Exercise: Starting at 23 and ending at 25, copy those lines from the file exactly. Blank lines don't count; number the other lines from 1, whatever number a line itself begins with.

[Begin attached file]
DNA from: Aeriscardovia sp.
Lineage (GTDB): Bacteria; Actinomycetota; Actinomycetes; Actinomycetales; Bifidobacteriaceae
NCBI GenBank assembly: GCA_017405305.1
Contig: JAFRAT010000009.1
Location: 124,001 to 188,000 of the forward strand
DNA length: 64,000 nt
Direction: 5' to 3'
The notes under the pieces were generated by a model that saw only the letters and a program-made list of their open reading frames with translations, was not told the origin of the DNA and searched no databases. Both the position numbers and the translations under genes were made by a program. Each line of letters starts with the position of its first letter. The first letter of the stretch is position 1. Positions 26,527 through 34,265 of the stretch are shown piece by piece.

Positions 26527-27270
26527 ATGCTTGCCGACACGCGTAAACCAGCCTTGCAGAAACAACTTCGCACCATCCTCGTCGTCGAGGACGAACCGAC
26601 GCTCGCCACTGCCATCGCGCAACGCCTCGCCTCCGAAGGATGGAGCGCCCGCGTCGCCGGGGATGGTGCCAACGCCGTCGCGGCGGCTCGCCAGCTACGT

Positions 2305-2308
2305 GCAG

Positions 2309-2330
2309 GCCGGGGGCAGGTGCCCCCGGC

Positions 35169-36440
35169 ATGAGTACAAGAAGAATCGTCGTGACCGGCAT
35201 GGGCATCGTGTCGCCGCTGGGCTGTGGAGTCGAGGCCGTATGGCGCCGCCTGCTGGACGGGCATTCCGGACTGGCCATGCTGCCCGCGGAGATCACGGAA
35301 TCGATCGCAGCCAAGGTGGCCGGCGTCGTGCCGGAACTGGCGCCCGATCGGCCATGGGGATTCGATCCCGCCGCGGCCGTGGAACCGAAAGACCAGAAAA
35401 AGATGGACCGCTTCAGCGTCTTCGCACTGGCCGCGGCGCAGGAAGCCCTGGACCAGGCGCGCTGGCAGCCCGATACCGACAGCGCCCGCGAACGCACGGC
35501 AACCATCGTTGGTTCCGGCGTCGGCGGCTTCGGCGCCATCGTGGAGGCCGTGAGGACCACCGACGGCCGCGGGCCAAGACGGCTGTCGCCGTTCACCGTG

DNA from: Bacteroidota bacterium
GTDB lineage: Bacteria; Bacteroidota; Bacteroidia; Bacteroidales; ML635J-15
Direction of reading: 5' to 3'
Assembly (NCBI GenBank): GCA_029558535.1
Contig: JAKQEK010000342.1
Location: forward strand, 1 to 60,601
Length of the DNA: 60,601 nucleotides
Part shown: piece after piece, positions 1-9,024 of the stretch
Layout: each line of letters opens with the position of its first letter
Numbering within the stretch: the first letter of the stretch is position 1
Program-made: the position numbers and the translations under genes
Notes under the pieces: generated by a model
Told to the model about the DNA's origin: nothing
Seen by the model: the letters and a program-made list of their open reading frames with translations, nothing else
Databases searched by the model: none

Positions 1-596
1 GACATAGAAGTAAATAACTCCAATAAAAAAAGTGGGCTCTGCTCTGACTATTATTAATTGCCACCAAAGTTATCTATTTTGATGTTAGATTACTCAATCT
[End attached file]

GTDB lineage: Bacteria; Bacteroidota; Bacteroidia; Bacteroidales; ML635J-15
Direction of reading: 5' to 3'
Assembly (NCBI GenBank): GCA_029558535.1